Boeing is known for pushing the limit, but this time they might be going a little too far. The new 797 has reportedly been designed to be able to fly with just one pilot, making the role of the first officer obsolete.
What are the details?
According to industry rumors, Boeing is planning on announcing their new 797 aircraft at the 2019 Paris Air Show. This plane will be a totally new design, with new features never seen before on an aircraft.
But one of these features, as uncovered by CNBC, has some industry commentators concerned that it is a technology push too far. The new Boeing 797 is rumored to be flyable with only one pilot onboard, instead of the normal two that is generally a given standard.
This is not a completely crazy notion, as aircraft once flew with three cockpit crew (a captain, a first office and an engineer), but now fly with only two.
How would one pilot work?
Airline analysts at Airway1.com have surmised that one pilot would be physically on the plane and act as a captain, with another on the ground in the first officer role, managing several flights at once.
To help facilitate the rollout, Boeing Research and Technology Vice-President Charles Toups said to CNBC, back in February, that Boeing would provide the service first to cargo carriers like DHL and FedEx, before releasing it to public aviation some time later.
This plan makes sense, as the rest of the world moves towards automation with automatic driverless cars (Tesla) and driverless trucks (US Post Service); why not spread this technology to aircraft as well?
Airlines would benefit from the greatly reduced pilot costs (some of which are paid $700,000 USD a year) and would be able to rapidly scale up their workforce where needed by using remote pilots.
Should it be done?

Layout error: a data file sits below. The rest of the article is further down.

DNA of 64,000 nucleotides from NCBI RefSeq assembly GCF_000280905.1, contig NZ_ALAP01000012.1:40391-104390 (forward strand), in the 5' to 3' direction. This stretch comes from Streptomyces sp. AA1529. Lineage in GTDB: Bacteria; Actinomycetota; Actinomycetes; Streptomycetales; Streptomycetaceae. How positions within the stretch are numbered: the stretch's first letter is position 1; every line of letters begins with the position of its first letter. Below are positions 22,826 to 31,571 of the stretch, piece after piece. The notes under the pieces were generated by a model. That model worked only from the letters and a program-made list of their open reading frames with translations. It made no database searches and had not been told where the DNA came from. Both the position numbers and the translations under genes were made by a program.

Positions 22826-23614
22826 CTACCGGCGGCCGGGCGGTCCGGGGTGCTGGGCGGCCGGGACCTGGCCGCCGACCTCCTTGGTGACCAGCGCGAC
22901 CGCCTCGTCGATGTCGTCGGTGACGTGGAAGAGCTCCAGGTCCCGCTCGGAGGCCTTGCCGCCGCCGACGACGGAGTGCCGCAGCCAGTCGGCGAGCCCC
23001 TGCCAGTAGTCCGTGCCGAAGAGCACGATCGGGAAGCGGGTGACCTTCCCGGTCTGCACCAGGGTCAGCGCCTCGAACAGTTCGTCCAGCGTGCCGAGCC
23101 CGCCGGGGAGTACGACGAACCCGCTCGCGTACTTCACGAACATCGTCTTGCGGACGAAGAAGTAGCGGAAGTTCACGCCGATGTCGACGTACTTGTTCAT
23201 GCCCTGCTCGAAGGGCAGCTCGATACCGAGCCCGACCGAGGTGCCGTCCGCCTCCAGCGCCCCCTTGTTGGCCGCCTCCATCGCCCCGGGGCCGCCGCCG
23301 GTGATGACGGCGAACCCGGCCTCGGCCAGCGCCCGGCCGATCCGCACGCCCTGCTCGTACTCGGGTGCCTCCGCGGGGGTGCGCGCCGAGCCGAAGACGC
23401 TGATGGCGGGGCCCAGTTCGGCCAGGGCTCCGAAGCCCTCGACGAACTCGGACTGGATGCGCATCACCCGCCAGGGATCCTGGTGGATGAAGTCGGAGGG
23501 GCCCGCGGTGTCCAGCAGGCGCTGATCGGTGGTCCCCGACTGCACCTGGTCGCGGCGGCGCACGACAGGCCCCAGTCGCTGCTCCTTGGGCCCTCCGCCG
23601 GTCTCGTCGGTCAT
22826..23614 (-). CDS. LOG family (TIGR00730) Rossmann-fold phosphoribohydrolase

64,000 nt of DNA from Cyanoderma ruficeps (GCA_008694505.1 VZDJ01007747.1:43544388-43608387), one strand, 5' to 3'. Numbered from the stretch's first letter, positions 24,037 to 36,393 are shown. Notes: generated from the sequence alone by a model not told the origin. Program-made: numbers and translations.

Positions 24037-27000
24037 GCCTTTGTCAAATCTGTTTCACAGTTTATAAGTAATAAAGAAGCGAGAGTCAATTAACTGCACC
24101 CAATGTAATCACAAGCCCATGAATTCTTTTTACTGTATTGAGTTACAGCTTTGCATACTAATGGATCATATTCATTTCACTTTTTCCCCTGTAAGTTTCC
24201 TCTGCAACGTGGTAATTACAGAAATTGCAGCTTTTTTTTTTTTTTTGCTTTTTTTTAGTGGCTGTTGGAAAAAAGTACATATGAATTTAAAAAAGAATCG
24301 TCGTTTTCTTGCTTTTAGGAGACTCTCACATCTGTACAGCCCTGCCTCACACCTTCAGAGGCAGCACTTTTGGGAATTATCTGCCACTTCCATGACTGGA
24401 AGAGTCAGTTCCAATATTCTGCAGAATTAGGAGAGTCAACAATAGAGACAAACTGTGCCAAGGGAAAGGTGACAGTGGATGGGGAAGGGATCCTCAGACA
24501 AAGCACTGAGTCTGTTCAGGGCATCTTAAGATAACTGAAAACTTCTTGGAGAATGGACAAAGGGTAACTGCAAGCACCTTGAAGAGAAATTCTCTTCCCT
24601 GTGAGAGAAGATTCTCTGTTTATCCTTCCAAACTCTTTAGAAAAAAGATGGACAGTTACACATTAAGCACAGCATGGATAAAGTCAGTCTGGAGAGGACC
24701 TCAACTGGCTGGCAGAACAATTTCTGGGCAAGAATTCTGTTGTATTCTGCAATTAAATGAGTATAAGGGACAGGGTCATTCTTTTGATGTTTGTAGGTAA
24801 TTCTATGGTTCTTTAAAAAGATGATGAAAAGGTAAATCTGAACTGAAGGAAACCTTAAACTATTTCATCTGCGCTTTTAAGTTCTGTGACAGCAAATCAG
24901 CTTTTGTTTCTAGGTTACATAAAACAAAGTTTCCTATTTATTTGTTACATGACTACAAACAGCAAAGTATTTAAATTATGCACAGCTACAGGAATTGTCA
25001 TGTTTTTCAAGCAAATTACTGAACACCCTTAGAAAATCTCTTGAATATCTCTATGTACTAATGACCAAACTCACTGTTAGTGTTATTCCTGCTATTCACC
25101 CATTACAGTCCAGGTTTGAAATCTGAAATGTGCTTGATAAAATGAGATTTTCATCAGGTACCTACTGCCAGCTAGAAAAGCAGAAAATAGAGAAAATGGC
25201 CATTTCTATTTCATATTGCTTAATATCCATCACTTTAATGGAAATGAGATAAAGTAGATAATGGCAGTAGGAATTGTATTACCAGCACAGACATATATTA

Boeing is already in hot water from incorporating too much technology into their aircraft. Recently, a computer glitch caused two Boeing 737 MAX aircraft to override the pilots and fly the aircraft into the ground, killing over 300 passengers.
Plus, let’s not imagine a scenario in which the pilot on the ground in the control center becomes compromised and decides to treat the aircraft like a cheap drone.
Since the news broke about this single pilot feature, Boeing has been quick to quash the rumors and reassure the public.
“We remain focused on executing on our commitments, including evaluating the business case for the NMA. With that said, should we launch, the NMA flight deck is being designed for two pilots and we’ve been consistent that we don’t see NMA as a technology push airplane,” Boeing statement to CNBC.
Ultimately, it is very likely that this is the direction of the industry. But airlines will have to move very slowly to incorporate this change. Whilst it saves them plenty of cash, it comes at a cost of making passengers nervous about safety.
What do you think? Would you fly on an aircraft with only one pilot? Let us know in the comments.